Some of you may be wondering what a Third Culture Kid is. Is it akin to a Third World, as in one of those really poor countries that US helps all the time? No, a Third Culture Kid or TCK, is simply someone who has spent a significant portion of their developmental years (0-18) in two or more countries. Physically they may look like one race, but they feel, think and act like another. This can create a misunderstandings, confusion and even a sense of isolation.
TCK's feel most "at home" with others who have had a similar experience and so form a "third culture" in which they have shared experiences and stories. Chances are you know a TCK and didn't know you did, or you are one and had no idea there was such a category that defined you. Think military brat, children of government employees including NATO and embassy, missionary kid, or those whose parents worked overseas for any reason. Their children often feel like they don't belong in either world--their parents' world or the world in which they grew up.
As a child, we learn social rules, norms and expectations from our surroundings and peers. Simple things such as language acquisition, how to greet, when to arrive at a party, how to dress, what is edible, sports, humor, what jobs are available.... are all absorbed without conscious thought, they just seem to happen. These are all part of identity formation, learning who we are in the world, where we belong, how to know if someone is safe or dangerous.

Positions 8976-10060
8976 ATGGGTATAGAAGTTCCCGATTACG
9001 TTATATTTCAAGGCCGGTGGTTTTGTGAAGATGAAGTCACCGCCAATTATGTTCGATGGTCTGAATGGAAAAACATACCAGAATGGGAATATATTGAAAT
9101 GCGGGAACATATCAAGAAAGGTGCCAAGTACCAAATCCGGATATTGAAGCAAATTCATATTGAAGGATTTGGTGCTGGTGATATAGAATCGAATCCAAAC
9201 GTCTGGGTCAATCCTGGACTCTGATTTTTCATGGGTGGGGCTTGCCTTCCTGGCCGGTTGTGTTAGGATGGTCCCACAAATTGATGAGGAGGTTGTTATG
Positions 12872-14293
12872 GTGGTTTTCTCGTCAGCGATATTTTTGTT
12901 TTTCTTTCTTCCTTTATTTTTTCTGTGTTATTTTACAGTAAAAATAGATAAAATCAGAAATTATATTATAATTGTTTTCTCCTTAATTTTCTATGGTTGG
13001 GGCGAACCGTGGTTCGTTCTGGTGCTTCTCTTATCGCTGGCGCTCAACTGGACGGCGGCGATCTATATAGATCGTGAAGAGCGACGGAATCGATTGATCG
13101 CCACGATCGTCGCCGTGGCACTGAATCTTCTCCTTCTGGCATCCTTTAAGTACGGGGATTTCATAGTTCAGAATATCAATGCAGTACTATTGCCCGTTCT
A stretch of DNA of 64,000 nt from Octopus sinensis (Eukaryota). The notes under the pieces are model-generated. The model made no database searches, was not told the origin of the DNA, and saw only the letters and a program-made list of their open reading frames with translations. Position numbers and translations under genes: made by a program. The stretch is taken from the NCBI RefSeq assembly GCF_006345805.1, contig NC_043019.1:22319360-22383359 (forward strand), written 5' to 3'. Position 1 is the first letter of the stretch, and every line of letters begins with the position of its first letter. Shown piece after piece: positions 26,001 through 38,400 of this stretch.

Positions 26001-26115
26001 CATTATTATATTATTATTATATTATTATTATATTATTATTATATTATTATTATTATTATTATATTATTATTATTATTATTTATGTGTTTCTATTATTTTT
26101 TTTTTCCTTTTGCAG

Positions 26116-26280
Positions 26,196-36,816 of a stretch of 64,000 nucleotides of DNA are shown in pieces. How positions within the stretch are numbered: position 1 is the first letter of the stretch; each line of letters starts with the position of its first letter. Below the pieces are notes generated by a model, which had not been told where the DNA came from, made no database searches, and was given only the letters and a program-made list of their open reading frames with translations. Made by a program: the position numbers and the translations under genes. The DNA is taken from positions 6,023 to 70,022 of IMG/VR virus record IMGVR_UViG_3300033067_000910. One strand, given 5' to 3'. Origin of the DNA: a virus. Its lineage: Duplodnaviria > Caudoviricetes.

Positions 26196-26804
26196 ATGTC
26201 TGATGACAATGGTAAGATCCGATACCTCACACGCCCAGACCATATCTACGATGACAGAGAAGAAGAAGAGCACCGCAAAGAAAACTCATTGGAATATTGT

On the other hand, for a TCK growing up in two (or more) countries, these things have to be consciously learned, intentionally observed and taken in. For some this is a huge challenge. Learning two or more languages is fun and even easy. For others, this can pose a significant challenge as the child tries to express him or herself, and can't find the right words. This can also create a barrier with the extended family as the children attempt to communicate with grandparents, aunts, uncles and cousins and they can have difficulty communicating effectively.
If you don't know by now, I am very familiar with TCK struggles as well as the richness that is also part of that lifestyle. I grew up in three countries, learned two languages, and four distinct cultures. You can ask me later. Ha. It took me a long time to feel comfortable in the US. Ask my kids! There were times I had to check with them so they could tell me the social expectations of homecoming and prom.
If you or someone you know is struggling with depression, anxiety, identity issues or talking about suicide, there is help. Many struggle with these problems, but for a TCK, they may not know that their global lifestyle contributed to these feelings. Experience healing with someone who understands.
For further help and information, please contact me at 720-201-5030